The Self-Driving Future: Part 3

Did you save some money by not buying that self-driving car? Not so fast. You’re gonna pay that money and more in the long run.

First, your insurance premiums will eventually be higher because the insurance companies know that manual drivers are not as safe as computer drivers, and anyway, the only people  who want to drive manually are the Fast and Furious wannbees who are more likely to get into accidents.

Secondly, you’ll pay more in gas, because the computer will drive the car more efficiently than you ever can.

Thirdly, you’ll pay more tolls. Let’s say that a lane of highway has a capacity of 1,500 passengers cars per hour. But if all of those cars are in self driving mode they will be able to safely follow each other a little closer and do less rubbernecking, etc. The capacity might increase by 25% to 1,875 cars per hour. On a four lane highway, that adds a whole  lane of capacity.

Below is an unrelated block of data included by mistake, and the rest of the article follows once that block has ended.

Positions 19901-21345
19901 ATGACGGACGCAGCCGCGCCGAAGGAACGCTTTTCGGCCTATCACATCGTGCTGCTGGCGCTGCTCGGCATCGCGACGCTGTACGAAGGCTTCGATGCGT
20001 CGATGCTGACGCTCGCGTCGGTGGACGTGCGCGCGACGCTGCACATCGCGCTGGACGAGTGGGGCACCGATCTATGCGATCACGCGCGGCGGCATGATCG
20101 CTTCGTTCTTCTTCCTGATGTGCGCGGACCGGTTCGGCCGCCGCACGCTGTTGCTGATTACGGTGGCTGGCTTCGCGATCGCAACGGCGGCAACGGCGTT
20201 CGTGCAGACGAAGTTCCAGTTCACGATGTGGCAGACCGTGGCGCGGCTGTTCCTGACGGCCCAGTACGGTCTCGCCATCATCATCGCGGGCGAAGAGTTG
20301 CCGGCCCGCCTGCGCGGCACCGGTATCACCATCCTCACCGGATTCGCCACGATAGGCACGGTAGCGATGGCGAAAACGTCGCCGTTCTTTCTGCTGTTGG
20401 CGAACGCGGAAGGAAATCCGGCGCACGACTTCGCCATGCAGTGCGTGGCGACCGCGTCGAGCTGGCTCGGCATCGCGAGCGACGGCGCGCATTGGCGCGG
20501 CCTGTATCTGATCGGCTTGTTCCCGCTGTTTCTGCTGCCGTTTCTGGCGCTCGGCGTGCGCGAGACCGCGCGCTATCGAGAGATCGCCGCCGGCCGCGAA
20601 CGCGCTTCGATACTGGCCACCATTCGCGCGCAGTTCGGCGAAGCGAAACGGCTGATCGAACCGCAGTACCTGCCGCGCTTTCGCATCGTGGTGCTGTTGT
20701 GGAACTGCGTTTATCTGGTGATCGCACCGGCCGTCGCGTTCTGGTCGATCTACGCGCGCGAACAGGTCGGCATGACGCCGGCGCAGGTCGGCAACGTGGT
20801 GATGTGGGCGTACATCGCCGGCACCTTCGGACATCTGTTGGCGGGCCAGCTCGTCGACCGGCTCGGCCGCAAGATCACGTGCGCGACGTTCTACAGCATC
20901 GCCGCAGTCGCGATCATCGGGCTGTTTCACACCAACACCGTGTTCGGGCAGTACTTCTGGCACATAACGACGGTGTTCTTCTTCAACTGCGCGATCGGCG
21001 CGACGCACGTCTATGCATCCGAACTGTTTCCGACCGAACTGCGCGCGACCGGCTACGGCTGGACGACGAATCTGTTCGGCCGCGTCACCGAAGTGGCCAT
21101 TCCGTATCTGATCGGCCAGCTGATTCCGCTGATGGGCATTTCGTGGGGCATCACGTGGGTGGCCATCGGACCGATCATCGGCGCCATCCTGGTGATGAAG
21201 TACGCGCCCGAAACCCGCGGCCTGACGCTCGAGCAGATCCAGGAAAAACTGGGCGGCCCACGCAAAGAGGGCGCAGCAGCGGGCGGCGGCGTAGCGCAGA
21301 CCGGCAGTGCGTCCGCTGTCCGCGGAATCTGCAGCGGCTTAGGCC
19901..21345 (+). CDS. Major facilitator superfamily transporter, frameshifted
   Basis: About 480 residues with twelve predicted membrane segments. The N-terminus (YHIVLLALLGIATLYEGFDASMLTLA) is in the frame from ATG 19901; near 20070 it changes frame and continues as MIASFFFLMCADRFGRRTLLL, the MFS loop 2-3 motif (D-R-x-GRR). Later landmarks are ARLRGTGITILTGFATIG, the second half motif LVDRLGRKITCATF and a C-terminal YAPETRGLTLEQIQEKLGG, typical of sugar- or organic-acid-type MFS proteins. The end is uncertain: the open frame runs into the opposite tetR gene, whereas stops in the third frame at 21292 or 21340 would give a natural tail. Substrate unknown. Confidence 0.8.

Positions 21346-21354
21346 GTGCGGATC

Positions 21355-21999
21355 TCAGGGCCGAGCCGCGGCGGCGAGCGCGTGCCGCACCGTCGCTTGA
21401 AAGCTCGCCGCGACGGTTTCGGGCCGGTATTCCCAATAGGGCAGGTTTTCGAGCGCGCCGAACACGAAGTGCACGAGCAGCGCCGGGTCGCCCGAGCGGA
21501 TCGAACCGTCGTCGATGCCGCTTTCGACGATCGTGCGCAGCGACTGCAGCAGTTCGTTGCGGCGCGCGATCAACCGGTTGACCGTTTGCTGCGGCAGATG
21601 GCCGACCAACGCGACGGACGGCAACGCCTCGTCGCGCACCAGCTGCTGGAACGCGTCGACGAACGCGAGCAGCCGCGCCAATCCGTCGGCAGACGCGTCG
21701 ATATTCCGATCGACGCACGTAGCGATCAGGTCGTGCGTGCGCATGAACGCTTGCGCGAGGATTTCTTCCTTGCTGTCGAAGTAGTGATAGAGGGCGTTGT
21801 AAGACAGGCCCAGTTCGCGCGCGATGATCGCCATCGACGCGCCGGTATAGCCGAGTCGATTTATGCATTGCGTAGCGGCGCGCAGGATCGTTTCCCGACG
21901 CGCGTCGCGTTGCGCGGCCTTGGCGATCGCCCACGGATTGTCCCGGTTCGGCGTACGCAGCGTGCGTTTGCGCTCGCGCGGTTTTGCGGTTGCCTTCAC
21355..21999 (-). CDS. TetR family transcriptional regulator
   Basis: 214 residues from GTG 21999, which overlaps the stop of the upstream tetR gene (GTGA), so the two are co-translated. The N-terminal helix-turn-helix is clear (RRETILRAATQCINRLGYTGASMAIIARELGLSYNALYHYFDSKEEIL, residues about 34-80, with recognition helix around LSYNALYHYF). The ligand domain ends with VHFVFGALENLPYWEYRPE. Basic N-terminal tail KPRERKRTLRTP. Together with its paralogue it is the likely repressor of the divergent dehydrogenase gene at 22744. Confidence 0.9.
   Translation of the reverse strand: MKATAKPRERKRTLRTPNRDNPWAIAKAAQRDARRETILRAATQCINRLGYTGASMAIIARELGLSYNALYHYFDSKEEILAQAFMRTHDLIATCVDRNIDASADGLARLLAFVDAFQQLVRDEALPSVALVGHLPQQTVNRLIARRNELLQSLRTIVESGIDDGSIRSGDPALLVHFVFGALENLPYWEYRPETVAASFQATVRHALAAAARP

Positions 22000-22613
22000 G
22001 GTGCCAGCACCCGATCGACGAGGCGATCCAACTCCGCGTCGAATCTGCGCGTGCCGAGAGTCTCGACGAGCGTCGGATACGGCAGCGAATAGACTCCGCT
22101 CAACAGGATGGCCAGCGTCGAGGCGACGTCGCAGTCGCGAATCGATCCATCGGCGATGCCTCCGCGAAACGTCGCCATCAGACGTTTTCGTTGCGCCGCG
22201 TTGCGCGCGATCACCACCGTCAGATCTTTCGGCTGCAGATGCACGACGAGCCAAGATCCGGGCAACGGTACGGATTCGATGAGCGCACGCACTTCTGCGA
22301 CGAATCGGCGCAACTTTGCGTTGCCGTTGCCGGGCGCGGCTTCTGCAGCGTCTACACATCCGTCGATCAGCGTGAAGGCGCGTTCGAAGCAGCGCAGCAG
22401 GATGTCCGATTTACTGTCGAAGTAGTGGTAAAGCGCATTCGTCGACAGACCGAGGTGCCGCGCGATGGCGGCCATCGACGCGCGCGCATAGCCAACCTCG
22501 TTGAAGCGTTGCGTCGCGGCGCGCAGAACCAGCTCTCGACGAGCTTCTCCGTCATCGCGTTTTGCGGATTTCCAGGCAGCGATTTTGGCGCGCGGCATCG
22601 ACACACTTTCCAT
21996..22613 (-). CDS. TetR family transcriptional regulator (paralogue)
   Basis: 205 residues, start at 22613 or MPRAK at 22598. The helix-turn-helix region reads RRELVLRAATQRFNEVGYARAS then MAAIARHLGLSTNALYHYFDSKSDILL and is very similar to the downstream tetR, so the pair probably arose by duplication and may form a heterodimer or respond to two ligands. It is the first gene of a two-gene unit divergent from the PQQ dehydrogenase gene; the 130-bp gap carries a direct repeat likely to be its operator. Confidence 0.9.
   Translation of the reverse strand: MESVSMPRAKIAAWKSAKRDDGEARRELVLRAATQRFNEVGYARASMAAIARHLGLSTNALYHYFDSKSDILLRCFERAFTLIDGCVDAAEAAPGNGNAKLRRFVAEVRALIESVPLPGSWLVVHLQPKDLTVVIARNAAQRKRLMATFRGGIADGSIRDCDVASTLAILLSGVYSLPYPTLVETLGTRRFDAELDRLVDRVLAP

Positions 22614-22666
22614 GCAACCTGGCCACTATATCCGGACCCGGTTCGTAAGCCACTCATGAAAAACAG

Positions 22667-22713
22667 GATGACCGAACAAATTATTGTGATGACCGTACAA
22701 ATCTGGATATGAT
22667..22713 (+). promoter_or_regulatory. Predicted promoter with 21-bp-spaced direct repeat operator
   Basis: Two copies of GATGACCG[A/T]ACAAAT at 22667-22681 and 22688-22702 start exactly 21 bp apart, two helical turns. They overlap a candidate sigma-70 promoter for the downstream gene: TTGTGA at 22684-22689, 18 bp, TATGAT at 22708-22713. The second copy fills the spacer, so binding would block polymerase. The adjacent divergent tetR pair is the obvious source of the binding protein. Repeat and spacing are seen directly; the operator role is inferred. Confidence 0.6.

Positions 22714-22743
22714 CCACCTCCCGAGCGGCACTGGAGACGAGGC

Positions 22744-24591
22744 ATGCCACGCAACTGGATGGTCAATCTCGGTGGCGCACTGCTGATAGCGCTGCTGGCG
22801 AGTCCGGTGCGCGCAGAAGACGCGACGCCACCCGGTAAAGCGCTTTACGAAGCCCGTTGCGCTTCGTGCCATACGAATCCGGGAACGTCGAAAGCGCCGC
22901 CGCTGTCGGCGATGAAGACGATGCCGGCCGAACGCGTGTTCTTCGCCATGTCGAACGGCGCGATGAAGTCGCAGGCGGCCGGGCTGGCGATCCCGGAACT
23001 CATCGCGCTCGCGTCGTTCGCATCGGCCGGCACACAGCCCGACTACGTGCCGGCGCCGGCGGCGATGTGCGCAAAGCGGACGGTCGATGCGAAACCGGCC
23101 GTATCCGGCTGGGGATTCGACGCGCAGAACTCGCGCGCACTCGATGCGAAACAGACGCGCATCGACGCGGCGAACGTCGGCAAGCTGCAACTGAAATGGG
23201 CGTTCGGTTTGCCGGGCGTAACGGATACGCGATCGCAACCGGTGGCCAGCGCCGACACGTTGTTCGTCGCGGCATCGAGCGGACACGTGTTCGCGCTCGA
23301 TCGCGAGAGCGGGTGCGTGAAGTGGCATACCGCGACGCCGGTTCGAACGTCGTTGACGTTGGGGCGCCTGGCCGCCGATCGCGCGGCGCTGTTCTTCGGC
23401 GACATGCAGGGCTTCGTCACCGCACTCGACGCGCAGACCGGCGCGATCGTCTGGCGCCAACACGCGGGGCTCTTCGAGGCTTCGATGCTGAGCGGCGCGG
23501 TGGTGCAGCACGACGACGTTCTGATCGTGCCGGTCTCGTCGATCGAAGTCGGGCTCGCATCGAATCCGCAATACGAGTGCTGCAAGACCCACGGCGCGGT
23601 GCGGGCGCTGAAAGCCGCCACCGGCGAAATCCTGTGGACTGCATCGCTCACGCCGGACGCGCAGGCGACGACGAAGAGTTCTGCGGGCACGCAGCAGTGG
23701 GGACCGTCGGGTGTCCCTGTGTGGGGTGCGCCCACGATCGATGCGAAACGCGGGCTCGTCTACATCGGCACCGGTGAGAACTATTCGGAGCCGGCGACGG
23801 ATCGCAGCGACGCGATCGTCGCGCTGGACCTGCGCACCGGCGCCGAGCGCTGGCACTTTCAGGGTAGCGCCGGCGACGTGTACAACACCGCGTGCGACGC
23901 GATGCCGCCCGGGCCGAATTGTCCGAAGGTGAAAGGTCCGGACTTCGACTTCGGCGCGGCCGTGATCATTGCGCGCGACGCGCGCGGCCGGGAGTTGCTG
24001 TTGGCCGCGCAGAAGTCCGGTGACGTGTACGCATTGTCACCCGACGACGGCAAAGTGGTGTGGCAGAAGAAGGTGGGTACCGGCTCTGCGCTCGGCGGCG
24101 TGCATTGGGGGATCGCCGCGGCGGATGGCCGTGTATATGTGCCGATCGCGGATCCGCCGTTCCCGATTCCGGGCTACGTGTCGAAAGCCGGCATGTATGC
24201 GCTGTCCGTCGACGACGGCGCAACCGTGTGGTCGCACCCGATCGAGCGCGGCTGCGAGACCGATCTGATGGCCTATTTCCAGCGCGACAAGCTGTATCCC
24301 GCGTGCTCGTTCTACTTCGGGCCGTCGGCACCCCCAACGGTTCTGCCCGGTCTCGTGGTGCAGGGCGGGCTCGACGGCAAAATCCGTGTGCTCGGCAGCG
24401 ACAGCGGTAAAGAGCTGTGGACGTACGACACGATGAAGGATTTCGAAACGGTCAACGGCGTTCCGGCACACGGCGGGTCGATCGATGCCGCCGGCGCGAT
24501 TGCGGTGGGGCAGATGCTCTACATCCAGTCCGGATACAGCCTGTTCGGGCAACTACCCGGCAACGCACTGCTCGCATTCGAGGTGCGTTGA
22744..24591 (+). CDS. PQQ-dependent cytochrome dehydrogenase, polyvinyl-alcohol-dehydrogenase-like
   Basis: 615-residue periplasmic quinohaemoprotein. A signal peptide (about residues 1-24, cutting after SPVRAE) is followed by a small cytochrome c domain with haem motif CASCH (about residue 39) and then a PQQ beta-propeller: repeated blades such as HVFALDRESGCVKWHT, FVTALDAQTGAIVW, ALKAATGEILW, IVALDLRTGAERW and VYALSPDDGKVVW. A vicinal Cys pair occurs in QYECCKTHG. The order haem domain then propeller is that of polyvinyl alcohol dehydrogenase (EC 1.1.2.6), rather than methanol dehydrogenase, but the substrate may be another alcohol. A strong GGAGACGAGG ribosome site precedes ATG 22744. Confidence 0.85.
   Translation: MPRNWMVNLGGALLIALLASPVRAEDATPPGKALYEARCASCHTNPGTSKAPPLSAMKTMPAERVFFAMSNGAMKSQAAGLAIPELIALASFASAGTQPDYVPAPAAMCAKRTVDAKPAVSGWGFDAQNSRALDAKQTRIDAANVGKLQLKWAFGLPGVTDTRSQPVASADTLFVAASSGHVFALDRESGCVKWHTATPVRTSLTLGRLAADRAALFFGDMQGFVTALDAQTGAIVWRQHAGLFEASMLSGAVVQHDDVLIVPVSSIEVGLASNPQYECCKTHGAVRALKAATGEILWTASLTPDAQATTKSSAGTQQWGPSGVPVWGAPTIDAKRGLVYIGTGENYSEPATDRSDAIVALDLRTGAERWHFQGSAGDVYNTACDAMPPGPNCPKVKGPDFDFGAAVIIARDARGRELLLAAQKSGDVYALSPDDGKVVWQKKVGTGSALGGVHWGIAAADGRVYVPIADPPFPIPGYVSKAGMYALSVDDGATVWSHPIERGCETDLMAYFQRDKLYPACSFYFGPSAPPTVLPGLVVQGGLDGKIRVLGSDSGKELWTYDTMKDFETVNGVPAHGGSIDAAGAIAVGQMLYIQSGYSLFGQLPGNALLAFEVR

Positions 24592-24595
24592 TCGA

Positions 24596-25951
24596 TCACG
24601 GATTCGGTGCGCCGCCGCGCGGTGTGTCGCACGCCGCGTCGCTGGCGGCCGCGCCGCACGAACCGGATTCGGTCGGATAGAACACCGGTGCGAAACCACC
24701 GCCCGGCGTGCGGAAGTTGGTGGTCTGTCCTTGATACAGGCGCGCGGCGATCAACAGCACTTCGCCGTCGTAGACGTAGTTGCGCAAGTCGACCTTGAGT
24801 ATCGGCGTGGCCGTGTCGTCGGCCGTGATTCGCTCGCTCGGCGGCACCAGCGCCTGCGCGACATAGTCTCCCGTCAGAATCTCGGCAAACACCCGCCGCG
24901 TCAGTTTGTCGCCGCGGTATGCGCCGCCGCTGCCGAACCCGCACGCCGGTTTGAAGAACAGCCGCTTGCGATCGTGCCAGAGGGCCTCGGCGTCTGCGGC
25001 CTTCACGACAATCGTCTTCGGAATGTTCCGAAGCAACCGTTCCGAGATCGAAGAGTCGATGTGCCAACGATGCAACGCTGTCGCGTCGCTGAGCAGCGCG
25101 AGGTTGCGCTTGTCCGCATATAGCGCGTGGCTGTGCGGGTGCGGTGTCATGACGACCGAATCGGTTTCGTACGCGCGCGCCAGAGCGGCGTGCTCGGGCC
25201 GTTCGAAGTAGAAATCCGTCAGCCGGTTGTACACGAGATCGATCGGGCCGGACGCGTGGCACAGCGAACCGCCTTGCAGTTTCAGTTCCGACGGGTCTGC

Highways are very expensive to build. If more capacity is needed, it would be way cheaper to fit more cars on the road by encouraging  people to let their cars drive themselves. At the beginning there will be dedicated lanes for this. Then self driving will become the norm, and there will be dedicated lanes for manual drivers. Finally, on congested roads, they will start charging extra tolls to drive manually.

So all of the out of work body shop workers and auto mechanics that cannot afford the new self driving cars will have to pay a bit more money to commute to their new job at the recycling plant 100 km away.